"Children of the War" is the term given to the youths and young people who were killed, orphaned, disadvantaged, or in some way negatively affected by the War of Succession. It was first coined by Queen Laura, herself a victim of the conflict in which her father, Lord Gavin Zosimus, had fought and died.
The phenomenon of these children whose parents had chosen the losing side became increasingly common as the war stretched on longer than anticipated. In addition to pillaging their homes, raping their wives, and destroying their property, King Aldous deliberately sought to humiliate and degrade the children of his fallen enemies. This included mutilating their faces and bodies, emasculating boys and abusing girls, and branding them with the symbol reserved for criminals who had committed treason.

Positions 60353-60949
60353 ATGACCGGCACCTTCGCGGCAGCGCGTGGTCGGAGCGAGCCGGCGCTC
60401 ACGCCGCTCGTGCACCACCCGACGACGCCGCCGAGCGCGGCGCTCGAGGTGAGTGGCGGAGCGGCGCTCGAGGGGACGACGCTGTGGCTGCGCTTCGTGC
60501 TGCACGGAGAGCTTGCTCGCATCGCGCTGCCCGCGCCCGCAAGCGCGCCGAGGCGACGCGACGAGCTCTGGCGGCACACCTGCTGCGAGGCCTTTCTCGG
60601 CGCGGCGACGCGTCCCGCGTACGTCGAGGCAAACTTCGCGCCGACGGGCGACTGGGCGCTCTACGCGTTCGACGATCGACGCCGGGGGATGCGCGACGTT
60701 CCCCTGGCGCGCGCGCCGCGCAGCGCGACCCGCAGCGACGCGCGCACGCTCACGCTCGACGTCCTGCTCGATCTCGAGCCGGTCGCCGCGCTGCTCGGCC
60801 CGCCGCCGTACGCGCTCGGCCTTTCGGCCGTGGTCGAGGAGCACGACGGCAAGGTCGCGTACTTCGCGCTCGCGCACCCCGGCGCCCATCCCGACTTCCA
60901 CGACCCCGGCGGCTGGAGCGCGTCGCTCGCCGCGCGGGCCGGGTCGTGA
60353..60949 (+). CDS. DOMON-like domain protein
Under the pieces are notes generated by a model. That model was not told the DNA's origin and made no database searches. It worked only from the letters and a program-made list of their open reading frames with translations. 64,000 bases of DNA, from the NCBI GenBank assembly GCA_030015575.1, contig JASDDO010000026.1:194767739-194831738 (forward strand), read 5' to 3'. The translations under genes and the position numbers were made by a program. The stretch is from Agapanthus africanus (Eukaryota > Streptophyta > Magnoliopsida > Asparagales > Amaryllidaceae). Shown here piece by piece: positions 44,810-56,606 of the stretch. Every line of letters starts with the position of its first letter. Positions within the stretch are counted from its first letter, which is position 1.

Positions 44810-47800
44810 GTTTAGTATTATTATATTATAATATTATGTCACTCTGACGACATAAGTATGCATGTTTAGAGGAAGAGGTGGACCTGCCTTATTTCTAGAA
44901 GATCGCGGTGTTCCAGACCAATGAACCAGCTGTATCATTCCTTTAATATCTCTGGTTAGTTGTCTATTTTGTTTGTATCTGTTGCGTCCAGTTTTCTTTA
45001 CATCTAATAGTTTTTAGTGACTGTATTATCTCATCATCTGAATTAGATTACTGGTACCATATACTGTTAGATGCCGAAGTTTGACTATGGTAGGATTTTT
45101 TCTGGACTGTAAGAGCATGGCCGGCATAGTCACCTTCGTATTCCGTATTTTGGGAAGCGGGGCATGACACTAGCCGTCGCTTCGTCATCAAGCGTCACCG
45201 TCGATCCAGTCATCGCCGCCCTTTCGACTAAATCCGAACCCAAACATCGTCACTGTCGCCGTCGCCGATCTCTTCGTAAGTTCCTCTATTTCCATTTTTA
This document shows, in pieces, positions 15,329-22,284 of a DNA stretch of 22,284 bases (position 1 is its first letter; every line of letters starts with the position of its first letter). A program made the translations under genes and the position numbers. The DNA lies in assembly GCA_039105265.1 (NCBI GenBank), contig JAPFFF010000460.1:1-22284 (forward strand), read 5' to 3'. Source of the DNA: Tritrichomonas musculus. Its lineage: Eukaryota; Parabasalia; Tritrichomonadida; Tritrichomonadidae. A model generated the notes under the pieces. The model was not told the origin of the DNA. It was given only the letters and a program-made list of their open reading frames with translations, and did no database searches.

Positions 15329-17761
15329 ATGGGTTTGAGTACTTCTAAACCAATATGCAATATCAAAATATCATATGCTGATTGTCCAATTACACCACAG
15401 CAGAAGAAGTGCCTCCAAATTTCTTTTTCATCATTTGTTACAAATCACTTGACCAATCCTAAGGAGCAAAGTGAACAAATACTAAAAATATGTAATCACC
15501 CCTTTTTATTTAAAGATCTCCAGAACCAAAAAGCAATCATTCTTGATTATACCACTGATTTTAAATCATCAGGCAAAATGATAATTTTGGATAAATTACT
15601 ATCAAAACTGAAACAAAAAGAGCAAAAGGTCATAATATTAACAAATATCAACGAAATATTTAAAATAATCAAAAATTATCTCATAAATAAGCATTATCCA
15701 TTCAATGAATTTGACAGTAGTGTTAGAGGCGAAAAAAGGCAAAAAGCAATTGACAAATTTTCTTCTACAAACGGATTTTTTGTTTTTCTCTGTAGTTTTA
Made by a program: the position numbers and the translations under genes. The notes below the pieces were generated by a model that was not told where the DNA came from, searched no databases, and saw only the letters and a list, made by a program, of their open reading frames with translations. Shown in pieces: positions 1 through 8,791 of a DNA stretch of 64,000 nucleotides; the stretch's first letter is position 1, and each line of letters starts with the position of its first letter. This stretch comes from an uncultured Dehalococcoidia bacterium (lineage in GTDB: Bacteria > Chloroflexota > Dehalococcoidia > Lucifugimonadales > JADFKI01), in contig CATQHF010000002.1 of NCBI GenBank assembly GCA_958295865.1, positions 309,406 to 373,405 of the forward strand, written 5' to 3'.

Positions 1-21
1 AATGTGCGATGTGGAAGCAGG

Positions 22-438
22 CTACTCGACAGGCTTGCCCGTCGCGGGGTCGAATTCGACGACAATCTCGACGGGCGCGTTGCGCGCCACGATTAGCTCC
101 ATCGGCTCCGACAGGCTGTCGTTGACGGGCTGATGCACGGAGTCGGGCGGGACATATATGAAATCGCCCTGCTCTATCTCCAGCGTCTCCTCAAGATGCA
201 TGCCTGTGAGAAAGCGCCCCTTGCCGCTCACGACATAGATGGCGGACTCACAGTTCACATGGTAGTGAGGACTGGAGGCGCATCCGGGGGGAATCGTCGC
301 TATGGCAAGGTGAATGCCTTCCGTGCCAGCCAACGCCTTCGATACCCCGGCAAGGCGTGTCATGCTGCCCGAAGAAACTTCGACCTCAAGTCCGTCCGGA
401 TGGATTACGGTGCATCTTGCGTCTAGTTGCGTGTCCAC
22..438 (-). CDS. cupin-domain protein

Boys of a certain age were pressed into service and taken to Castle Downey, the former home of the Duke of Prynne, where they were trained to become the next generation of knights. In addition to the brutal exercises, the instructors attempted to indoctrinate the children into absolute loyalty to the crown.
The behavior of the surviving children varied. In some cases, they became extremely violent and lashed out at others, driven feral by the cruelties visited upon them. Others were able to overcome the adversities they faced and carved out a place for themselves in the new world.
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